LP - a friend from university, who was once described as being a machine, by another friend's boyfirend, as regardless of lager consumption, lack of sleep, never got a hangover.
We set out on Friday afternoon to Birmingham airport to catch a Ryanair flight. At this time Ryanair was still relatively new and had fabric seats on the plane, and free sick bags. (now the seats are wash down, and the safety instructions are stuck to the seat in front.)
We all turned up with our little carry-on bags, but KP's bag was like the Tardis. This tiny bag had a nightie, washing stuff, toothbrush, and clean undies in, and doubled during the day as a handbag. The Japanese have since developed the idea into Yo Hotels.
LP travelled separately from Cardiff. When we met up with her, she couldn't get over the fact that the G and T she had on the plane cost more than the flight!!! Obviously, from Birmingham, and the number of Irish returning home for the weekend, meant that flights were never that cheap, from there, and our drinks were only one tenth of the price of the flight each.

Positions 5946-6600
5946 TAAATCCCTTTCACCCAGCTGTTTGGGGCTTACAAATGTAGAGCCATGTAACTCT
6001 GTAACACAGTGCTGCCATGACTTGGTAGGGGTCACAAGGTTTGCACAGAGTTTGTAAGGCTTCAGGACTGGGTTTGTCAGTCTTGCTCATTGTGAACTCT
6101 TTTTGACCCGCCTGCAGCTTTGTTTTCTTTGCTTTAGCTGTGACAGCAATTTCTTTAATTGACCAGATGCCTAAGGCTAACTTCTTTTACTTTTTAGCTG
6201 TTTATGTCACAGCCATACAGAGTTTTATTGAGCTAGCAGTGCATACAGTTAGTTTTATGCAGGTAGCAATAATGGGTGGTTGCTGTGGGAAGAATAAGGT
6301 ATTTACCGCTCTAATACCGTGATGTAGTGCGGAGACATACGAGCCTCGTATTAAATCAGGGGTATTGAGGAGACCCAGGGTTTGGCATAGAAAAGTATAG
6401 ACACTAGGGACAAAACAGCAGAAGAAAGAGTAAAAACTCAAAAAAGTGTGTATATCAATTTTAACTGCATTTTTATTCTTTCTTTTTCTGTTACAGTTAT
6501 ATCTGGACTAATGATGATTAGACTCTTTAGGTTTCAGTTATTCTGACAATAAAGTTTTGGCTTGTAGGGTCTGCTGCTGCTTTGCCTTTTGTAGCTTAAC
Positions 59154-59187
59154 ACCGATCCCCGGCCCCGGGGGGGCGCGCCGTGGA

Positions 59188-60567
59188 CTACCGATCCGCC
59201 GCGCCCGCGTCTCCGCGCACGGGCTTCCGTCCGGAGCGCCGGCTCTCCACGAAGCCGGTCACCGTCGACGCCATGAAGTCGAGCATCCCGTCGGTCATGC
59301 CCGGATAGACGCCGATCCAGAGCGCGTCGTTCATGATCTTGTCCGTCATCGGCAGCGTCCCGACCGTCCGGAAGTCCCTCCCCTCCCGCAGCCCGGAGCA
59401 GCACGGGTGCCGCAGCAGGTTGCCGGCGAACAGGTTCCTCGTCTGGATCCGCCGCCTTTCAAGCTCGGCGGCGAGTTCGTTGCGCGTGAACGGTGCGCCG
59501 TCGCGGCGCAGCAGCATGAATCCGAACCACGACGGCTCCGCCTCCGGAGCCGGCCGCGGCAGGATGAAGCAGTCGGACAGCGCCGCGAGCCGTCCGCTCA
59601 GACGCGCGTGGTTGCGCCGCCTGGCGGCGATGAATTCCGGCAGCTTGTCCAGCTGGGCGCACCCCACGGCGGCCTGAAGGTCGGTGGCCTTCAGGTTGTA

As we were on a budget, we stayed in a bunkhouse - we must have raised the average age of people staying there that weekend by about 10 years. It did have the advantage of being round the corner from Temple Bar.
Temple Bar then was still a tourist trap, but it was less like 'Ibiza in the rain' and still had the Irish drinking there, and live Irish bands, unlike when I returned there last year (much to my chagrinne as we'd left a good craic elsewhere to go there) the last thing I heard was a soft Irish burr. Germans, French, Chinese, Japanese, Brummie stag and hen nights, and Welsh rugby fans all crushed into a street stained with vomit, and bang bang music booming out of every bar. It was nothing like an authentic Irish pub atmosphere that has been copied all over the world. 20 degrees hotter and it could have been Falaraki.